my own conduct; and, the names of my guilty classmates being unknown to the candidates, I was also held responsible for their conduct.
I answered by averring and showing, as I believed, my own innocence of all that had been done, except my neglect of duty in tolerating such a proceeding.
My conscience was so clear of any intentional wrong that I had no anxiety about the result.
But in due time came an order from the Secretary of War
dismissing me from the academy without trial.
That, I believe, shocked me a little; but the sense of injustice was too strong in my mind to permit of a doubt that it would be righted when the truth was known.
I proposed to go straight to Washington
and lay the facts before the government.
Then I realized for the first time what it meant to have friends.
All my classmates and many other cadets came forward with letters to their congressmen, and many of them to senators whom they happened to know, and other influential men in Washington
So I carried with me a great bundle of letters setting forth my virtues in terms which might have filled the breast of George Washington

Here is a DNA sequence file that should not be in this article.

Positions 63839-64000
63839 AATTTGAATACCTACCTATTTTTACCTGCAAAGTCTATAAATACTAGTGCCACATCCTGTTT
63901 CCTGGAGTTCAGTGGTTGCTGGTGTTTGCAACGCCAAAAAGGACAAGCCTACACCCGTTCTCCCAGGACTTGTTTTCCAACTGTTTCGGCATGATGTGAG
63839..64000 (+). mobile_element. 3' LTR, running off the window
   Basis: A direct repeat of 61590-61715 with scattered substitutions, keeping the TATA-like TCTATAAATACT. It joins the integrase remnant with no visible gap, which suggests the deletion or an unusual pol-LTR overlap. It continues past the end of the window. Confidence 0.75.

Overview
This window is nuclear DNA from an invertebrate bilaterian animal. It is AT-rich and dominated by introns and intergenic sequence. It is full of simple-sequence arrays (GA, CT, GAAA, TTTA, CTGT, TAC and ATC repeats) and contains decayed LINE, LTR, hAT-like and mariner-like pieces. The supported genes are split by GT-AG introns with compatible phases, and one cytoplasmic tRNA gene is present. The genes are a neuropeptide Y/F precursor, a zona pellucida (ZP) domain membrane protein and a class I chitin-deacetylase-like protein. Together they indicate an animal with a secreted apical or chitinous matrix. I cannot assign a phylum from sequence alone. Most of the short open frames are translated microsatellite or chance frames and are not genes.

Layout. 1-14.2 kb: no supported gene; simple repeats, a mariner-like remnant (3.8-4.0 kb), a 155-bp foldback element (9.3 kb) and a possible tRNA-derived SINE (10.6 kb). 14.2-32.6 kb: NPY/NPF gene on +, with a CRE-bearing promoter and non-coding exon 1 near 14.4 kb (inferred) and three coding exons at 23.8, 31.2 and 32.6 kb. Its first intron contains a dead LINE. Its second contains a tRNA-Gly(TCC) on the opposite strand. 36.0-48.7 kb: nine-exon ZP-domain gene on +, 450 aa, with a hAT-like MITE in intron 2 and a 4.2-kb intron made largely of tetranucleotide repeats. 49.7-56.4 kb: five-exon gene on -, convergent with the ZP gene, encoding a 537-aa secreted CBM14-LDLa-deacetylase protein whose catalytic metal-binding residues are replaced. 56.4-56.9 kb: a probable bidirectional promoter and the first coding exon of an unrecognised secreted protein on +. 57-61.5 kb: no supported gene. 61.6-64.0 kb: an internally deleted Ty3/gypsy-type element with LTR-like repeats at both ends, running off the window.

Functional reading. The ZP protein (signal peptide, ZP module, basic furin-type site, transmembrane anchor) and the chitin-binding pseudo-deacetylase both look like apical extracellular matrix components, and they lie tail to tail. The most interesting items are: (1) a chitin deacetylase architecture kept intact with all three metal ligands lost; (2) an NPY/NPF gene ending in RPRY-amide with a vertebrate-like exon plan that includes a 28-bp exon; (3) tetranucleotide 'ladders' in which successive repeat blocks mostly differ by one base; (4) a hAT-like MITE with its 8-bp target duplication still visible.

There was no public man in Washington
whom I had ever seen, and probably no one who had ever heard of me, except the few in the War Department who knew of my alleged bad conduct.
The Secretary of War
would not even see me until I was at last presented to him by an officer of the army.
Then he offered me his forefinger to shake, but he could give me no encouragement whatever.
This was after I had been in Washington
My congressman, Mr. Campbell
, who had succeeded Mr. Turner
, and several others received me kindly, read my letters, and promised to see the Secretary of War
, which no doubt they did, though without any apparent effect.
The only result was the impossible suggestion that if I would give the names of my guilty classmates I might be let off. I had made an early call upon